raw materials for the west . Caldwell worked and taught at a time when orthodox economics was in a state of confusion and coming to be taken less and less serious-

ly. There were almost as many theories as there were economists, the problems besetting the nations burgeoned.Forbidden by pecuniary and class interests from embracing Marxism, many economists in their extremity came to support ever more ruthless applications of antiinflationary measures. Precluded by historical circumstances in the metropolitan countries from applying their text-book measures in full r i g o r , they encouraged their application in third world countries, of which Chile, Brazil, Turkey, and Indonesia are best known examples. Whole populations became their guinea pigs, and in the midst of

opulent living by a few, were consigned to levels of degradation immeasurably greater than that of their ancestors. It was clear to Caldwell that his talents could be put to better use in the third world than anywhere else. The America liberal bourgeoisie, thwarted in China, were again cock-a-hoop during the burgeoning 50s and 60s, and their academic and political opposition was for the most part demoralized or co-opted into the establishment. Encouraged by the hiatus between th.e USSR and China, Viet Nam looked to the thirty-tank operators much more manageable than China had been, moreover, it occupied a key strategic position. Victory would show all the world who was boss and guarantee the 'law and order' American capitalism needed for its continued expansion. The leading western powers, particularly those with Social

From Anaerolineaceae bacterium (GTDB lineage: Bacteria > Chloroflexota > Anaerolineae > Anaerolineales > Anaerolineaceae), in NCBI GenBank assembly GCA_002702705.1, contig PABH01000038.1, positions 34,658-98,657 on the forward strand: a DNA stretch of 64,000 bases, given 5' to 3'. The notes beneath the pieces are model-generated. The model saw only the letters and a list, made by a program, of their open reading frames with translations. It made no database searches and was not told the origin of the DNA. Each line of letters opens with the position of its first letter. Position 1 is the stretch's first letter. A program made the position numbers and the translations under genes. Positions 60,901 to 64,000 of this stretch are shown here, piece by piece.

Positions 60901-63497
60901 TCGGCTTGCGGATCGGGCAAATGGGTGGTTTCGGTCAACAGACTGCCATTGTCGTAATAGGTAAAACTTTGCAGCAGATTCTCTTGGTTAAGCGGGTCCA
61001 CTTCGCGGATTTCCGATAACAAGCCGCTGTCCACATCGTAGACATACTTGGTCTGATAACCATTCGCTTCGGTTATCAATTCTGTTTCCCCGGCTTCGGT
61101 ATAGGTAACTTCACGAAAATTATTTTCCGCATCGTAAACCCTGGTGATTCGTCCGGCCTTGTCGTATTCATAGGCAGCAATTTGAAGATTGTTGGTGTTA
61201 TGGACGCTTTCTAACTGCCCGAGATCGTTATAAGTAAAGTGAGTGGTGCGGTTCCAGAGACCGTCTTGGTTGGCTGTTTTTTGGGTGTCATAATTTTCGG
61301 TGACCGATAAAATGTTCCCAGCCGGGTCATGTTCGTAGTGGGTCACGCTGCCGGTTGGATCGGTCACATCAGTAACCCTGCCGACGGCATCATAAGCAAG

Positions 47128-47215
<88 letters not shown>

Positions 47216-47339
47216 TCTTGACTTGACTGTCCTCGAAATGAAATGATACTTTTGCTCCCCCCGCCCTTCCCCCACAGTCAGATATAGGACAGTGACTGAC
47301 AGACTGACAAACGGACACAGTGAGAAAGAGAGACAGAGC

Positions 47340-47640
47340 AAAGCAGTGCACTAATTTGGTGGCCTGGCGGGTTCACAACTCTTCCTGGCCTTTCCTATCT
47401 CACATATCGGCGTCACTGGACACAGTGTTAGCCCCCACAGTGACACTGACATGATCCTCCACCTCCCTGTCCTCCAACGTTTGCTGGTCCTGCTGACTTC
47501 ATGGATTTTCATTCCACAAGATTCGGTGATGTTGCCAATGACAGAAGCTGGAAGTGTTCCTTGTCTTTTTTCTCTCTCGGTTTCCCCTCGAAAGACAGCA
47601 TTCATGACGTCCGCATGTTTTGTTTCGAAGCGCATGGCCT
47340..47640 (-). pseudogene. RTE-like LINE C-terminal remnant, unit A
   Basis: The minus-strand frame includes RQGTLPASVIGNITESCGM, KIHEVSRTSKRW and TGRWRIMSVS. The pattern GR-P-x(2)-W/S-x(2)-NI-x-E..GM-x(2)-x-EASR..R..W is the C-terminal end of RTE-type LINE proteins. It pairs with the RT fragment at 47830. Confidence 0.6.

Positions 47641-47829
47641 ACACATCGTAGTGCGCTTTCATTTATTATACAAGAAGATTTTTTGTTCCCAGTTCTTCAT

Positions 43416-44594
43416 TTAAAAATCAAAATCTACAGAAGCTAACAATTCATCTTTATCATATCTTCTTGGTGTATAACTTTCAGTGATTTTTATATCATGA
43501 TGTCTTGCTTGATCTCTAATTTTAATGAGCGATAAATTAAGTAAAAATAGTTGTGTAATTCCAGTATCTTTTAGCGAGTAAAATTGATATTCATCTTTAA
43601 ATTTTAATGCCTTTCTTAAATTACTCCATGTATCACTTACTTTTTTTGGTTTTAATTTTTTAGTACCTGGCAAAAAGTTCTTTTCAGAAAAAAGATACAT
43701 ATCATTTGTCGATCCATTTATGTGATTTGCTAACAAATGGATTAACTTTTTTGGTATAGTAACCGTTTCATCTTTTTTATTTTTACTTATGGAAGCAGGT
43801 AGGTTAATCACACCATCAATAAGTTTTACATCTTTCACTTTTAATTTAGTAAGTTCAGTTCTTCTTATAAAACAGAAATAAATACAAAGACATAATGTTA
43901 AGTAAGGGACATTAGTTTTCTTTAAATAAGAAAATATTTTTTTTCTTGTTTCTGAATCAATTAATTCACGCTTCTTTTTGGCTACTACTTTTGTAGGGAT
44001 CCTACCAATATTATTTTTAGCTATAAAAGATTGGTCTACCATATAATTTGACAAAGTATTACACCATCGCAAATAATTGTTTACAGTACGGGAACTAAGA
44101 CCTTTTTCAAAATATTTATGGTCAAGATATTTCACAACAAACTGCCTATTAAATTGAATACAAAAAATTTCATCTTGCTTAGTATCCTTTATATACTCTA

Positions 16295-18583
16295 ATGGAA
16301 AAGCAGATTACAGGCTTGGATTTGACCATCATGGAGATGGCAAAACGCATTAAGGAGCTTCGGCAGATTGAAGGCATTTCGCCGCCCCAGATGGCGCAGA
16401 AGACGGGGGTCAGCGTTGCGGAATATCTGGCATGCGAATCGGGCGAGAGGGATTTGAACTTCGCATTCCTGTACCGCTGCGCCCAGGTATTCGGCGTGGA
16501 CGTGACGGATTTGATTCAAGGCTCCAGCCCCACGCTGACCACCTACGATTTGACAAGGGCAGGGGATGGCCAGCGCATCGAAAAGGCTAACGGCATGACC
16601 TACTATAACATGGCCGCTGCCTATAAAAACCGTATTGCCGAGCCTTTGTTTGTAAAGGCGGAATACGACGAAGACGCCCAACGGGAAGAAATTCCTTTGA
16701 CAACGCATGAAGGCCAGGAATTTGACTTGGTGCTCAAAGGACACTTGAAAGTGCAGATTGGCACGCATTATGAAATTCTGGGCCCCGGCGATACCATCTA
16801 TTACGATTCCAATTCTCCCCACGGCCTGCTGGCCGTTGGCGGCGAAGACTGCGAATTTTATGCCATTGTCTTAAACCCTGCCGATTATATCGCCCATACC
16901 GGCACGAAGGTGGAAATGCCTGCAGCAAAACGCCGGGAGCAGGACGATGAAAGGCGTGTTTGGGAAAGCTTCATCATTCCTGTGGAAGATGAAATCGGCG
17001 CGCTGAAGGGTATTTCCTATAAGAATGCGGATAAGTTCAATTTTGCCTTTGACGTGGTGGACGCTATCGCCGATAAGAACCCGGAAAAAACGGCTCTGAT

Democratic leadership, went along 'in principle', but with some reservations, b y no means convinced that things were as simple as the Americans believed them to be. It is impossible to suppose that there would have been acquiescence at the fire-bombing of unprotected targets had the fifty million Vietnamese been white. Viet Nam was a turning point in world history. As Marx had fore-

told, the lid of a pander's box was opened, and remains open still, and the end is not yet in sight. Caldwell was the committed Maridst scholar par excellence, and

his contempt for those academics who, professing scholarly detachment looked with equanimity upon the deprivations viii

(now, lets not get

emotional about this) brought upon the masses in countries like Indonesia where their theories were put into practice knew no bounds. Their implicit belief that 'the end justifies the means' was anathema to him, for Caldwell opposed injustice of every sort. Although he greatly admired the achievements of the North Koreans, he was well aware that a 'personality cult' had grown about the person of Kim II Sung, and he told the North Koreans so when he visited Pyongyang. He was also a Scot, not unfamiliar with the conditions suffered by the poor in the festering slums of Glasgow - conditions even worse than those in the major English towns. No doubt the fact heightened his class consciousness, and may have helped him to identify with the poor of the third world. I had occasion once to ask him to intercede with a famous Marxist to write an introduction to a book, Caldwell replied that this was not likely to be successful, " . . . the gentleman comes from the other side of the tracks . . . I don't know him nor would I have any chance to meet him, the social circles we move in being quite different . . " Caldwell was indefatigible in his pursuit of truth and a better life for the people of South East Asia and the Third World generally. He taught, and he taught well, and when he wasn't teaching he was writing or speaking or raising funds for causes. He was a great travelled, appear ing suddenly and apparently from nowhere in any number of countries,